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Classical Nahuatl[edit]

The glyph for the day sign "snake" in the Codex Magliabechiano.
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Alternative forms[edit]


Karttunen (1983), Lockhart (2001) and Andrews (2003) all write cōātl, but Lockhart says "that the ō is long is dubious."


cōātl (plural cōcōah)

  1. Snake.
  2. Twin.
  3. A day sign.

Derived terms[edit]


  • 2003, Andrews, J. Richard, Workbook for Introduction to Classical Nahuatl, edition rev. ed., Norman: University of Oklahoma Press, page p. 213:
  • 1997, Chimalpahin Quauhtlehuanitzin, Domingo Francisco de San Antón Muñón, Codex Chimalpahin, ed. and trans. by Arthur J. O. Anderson and Susan Schroeder, Norman: University of Oklahoma Press, page pp. 70–71:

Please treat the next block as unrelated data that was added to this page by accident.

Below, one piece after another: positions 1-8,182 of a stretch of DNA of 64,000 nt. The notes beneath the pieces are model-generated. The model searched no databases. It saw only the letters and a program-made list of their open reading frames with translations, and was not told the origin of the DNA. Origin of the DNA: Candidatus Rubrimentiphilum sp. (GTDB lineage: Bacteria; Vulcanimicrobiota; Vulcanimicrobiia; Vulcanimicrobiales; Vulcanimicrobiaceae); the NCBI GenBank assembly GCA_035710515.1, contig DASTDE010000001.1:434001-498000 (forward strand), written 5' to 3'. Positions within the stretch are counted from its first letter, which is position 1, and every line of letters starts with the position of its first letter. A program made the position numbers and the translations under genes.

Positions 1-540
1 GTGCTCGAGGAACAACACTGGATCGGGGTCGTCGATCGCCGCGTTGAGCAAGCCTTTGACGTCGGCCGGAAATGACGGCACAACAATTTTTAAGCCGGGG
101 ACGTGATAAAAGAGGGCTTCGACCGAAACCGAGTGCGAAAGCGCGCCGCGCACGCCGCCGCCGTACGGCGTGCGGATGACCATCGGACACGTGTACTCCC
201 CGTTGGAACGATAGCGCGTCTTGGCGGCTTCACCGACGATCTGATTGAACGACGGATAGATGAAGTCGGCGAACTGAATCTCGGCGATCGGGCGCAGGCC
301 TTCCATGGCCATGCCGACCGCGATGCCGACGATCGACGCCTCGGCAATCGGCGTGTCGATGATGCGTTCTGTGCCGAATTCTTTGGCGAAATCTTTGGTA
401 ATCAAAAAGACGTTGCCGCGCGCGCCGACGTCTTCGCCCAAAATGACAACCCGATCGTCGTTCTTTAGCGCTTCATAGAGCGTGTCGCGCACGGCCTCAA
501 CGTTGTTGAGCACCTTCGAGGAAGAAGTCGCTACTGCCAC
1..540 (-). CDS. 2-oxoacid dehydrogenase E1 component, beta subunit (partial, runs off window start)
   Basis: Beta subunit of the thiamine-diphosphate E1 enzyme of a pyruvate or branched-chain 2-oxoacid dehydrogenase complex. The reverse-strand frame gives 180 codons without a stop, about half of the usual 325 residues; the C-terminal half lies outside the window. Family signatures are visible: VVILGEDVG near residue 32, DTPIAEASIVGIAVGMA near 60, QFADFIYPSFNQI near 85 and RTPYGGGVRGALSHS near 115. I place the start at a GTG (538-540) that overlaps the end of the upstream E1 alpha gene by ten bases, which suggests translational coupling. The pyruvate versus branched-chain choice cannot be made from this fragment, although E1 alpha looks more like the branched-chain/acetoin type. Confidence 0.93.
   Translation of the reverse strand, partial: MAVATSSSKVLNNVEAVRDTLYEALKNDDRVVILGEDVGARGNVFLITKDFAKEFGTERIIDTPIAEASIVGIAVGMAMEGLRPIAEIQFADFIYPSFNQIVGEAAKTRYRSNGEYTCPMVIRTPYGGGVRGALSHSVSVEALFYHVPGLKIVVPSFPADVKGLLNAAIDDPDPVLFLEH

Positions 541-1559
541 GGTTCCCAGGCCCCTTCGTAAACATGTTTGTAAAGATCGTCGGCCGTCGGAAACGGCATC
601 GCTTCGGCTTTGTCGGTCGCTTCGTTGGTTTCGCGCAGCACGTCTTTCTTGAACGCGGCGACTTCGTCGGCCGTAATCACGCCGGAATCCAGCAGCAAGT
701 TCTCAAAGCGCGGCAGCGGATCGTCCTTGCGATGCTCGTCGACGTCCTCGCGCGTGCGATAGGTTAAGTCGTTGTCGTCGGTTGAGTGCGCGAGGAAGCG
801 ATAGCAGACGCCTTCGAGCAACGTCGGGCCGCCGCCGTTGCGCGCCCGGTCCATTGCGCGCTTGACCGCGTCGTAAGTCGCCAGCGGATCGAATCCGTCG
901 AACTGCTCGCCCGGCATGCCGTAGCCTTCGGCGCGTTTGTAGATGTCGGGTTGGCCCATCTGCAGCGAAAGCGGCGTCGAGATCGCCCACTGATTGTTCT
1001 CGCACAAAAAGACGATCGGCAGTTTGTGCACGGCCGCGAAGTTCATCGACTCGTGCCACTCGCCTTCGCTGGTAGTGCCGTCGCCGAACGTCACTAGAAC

• 1983, Karttunen, Frances, An Analytical Dictionary of Nahuatl, Austin: University of Texas Press, page p. 36:
  • 2001, Lockhart, James, Nahuatl as Written: Lessons in Older Written Nahautl, with Copious Examples and Texts, Stanford: Stanford University Press, page p. 215:
  • 1981, Sahagún, Bernardino de, Florentine Codex: Book 1 - The Gods, ed. and trans. by Arthur J. O. Anderson and Charles E. Dibble, edition 2nd ed., rev., Salt Lake City: University of Utah Press, page p. 30:

Usage notes[edit]

The coatl has been related in Aztec mythology and literature to represent the concrete. The opposite is the quetzal, which represents spirit. Things that relate to the coatl are corporeal and tangible.